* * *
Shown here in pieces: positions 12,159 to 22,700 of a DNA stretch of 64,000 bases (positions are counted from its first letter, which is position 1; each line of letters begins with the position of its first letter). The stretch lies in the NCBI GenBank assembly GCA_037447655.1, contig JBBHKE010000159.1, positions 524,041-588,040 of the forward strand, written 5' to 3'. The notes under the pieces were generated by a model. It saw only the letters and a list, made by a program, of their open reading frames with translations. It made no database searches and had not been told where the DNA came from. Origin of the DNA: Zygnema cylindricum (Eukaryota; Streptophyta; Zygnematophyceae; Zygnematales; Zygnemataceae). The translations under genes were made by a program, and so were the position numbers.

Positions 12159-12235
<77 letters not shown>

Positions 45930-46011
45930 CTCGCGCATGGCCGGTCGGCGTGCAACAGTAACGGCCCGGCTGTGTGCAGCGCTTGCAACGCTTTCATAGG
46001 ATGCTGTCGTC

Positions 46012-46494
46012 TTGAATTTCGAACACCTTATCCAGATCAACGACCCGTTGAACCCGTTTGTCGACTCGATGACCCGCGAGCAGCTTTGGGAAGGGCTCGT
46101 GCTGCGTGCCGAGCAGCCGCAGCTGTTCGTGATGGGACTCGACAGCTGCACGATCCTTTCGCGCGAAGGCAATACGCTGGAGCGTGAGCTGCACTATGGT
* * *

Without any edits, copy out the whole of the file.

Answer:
Shown here in pieces: positions 12,159 to 22,700 of a DNA stretch of 64,000 bases (positions are counted from its first letter, which is position 1; each line of letters begins with the position of its first letter). The stretch lies in the NCBI GenBank assembly GCA_037447655.1, contig JBBHKE010000159.1, positions 524,041-588,040 of the forward strand, written 5' to 3'. The notes under the pieces were generated by a model. It saw only the letters and a list, made by a program, of their open reading frames with translations. It made no database searches and had not been told where the DNA came from. Origin of the DNA: Zygnema cylindricum (Eukaryota; Streptophyta; Zygnematophyceae; Zygnematales; Zygnemataceae). The translations under genes were made by a program, and so were the position numbers.

Positions 12159-12235
<77 letters not shown>

Positions 45930-46011
45930 CTCGCGCATGGCCGGTCGGCGTGCAACAGTAACGGCCCGGCTGTGTGCAGCGCTTGCAACGCTTTCATAGG
46001 ATGCTGTCGTC

Positions 46012-46494
46012 TTGAATTTCGAACACCTTATCCAGATCAACGACCCGTTGAACCCGTTTGTCGACTCGATGACCCGCGAGCAGCTTTGGGAAGGGCTCGT
46101 GCTGCGTGCCGAGCAGCCGCAGCTGTTCGTGATGGGACTCGACAGCTGCACGATCCTTTCGCGCGAAGGCAATACGCTGGAGCGTGAGCTGCACTATGGT